Did you know that there are three ways to pronounce the letter A?
Ah, uh, and A.
The three possible pronunciations of the letter A, along with every other vowel, and the number of sound changes that letters make when combined with other letters are all painfully clear to you when you are still trying to teach your almost 7 year old to read after two years of Kindergarten. On a good day she pronounces the letters F, T, and other random letters like the letter H. There are lots of “huh” sounds when we read.
Part of me wishes that the word “with” really was pronounced “wuh, eye, tuh, huh”. Then maybe we could move on wuh-eye-tuh-huh our lives. It might take a little longer to get there, but at least we’d be swinging in the hammock, running after chickens, and living up the summer like we’re supposed to be, and not mad at each other for an hour because that’s how long it takes to go through every possible pronunciation of a vowel in ten words.
If there is an alternate sound, she’ll find it first.
She’s testing it out to see what alien languages we’re trying to teach her.
It also takes so long to get to the end of the word that most of the time she can’t remember what sounds existed at the beginning of the word if the word is longer than four letters, so she has to sound it out again. If she looks up once while reading a word, she has to start over with the word. If she finishes figuring out what a word is, and then looks up, she’ll forget that she already read that word and start reading it again.
I said, “Amaya, what does ‘t-h-e’ spell?” It took a year to teach her this word, and she can remember it orally, although when she sees it she still sounds out ‘tuh-huh-eee’.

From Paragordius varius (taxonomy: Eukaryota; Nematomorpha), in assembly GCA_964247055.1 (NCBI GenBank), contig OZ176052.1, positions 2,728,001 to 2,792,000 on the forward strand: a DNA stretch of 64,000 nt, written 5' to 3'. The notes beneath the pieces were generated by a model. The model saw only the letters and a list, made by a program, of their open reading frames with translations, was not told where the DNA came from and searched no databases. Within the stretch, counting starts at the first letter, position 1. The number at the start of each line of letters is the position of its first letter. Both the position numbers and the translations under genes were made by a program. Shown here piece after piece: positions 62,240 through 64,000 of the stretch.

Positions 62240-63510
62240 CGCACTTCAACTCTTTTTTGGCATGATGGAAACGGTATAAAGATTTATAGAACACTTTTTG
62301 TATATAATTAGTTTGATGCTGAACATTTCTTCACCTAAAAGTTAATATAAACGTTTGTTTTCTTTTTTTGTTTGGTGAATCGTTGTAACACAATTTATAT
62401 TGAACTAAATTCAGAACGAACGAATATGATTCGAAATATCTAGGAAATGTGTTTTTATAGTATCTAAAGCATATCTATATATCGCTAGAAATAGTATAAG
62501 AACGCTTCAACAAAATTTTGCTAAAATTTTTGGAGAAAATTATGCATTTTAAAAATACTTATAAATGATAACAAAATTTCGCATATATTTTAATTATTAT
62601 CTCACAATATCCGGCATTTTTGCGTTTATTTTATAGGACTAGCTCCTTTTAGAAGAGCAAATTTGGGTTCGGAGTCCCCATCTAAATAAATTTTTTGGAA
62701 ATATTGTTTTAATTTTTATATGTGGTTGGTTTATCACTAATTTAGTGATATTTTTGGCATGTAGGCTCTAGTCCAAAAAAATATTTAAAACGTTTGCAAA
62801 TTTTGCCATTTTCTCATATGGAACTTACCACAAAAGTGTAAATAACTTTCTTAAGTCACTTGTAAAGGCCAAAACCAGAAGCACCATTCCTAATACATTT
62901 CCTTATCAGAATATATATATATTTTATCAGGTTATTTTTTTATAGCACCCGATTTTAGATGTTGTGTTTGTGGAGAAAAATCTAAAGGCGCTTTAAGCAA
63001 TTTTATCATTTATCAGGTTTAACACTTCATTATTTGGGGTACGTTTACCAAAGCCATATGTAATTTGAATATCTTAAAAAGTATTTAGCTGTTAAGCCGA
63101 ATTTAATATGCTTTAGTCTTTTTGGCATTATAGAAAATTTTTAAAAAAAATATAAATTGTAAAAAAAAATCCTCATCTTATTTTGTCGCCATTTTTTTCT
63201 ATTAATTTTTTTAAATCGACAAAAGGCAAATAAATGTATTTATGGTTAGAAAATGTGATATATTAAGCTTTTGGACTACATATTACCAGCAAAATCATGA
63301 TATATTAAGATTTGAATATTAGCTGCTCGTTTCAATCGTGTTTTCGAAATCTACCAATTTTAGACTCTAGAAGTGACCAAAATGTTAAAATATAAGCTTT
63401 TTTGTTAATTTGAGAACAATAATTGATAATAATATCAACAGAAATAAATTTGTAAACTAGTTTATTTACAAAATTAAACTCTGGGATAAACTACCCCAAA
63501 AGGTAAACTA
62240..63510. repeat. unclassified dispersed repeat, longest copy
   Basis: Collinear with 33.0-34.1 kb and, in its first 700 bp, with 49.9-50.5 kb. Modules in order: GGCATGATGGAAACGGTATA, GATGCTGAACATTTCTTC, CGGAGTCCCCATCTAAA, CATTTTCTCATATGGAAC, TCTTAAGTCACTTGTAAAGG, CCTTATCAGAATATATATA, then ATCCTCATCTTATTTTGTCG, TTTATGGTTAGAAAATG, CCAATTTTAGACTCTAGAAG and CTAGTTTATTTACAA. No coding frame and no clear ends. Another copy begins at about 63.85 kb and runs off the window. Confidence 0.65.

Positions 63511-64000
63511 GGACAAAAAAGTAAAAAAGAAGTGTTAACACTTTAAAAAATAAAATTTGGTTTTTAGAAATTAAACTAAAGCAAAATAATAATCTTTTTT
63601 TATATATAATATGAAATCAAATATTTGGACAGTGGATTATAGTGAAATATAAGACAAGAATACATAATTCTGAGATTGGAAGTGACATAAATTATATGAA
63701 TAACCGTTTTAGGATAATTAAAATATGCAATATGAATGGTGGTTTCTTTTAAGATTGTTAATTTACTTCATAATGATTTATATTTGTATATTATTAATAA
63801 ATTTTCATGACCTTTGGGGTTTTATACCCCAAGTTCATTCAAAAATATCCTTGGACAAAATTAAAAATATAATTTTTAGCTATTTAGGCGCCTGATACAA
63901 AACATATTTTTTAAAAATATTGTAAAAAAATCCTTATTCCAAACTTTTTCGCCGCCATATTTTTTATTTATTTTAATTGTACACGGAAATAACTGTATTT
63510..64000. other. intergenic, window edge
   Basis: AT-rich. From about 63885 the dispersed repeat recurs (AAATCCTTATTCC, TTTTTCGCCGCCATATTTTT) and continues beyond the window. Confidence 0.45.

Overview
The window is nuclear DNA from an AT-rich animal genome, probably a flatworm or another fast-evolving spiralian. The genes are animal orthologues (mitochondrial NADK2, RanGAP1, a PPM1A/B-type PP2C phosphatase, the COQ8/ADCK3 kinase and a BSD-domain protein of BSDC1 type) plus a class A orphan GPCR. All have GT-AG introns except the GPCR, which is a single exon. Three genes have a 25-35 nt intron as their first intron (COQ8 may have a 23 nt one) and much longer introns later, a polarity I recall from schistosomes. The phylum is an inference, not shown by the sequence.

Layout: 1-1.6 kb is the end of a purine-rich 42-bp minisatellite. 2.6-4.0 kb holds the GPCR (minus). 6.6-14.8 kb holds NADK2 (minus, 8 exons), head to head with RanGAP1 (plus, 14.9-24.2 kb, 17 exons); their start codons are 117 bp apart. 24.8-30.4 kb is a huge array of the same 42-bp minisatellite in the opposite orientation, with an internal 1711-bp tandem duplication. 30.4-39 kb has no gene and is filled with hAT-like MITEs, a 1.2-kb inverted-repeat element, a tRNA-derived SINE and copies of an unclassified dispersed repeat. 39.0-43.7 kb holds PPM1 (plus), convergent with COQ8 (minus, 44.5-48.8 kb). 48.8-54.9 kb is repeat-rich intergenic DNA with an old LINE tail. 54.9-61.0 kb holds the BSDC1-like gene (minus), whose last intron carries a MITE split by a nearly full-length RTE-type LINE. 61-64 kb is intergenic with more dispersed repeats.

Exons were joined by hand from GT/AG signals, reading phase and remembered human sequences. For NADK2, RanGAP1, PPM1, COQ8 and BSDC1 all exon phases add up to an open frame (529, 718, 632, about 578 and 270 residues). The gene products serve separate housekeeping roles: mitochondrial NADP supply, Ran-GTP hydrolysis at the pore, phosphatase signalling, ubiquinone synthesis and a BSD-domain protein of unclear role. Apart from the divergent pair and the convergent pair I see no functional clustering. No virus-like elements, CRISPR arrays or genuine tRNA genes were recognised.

“The,” she said, grateful to know an answer.
“Ok, so the letters t-h sound like ‘th’. Just put that at the end of the word. The sound ‘th’,” I said, with emphasis. “Like, this word is, wuh, ih, th.”
“Wuh, eye, tuh, huh, ‘the’. Why-tuh-huhhhhh-the. Whytuhhuhthe. WHAT?! I don’t know that word! That makes no sense! This word is so complicated! I can’t do this!”
We know that her brain works differently than other kids’. Even different from Mozely. It’s like we’re sitting down every day with an almost totally erased brain slate when it comes to reading. Yet her memory for anything that is not letters, numbers, when to be quiet, or what I sent her into the other room to put away is amazing and her ability to notice small details is beyond her age.
There are three pronunciations of the letter A.
Ah, uh, and A.
There’s also AAAAAHHHHHHH! as you run away screaming from yet another failed reading lesson.
But who’s counting.
That’s the next hour.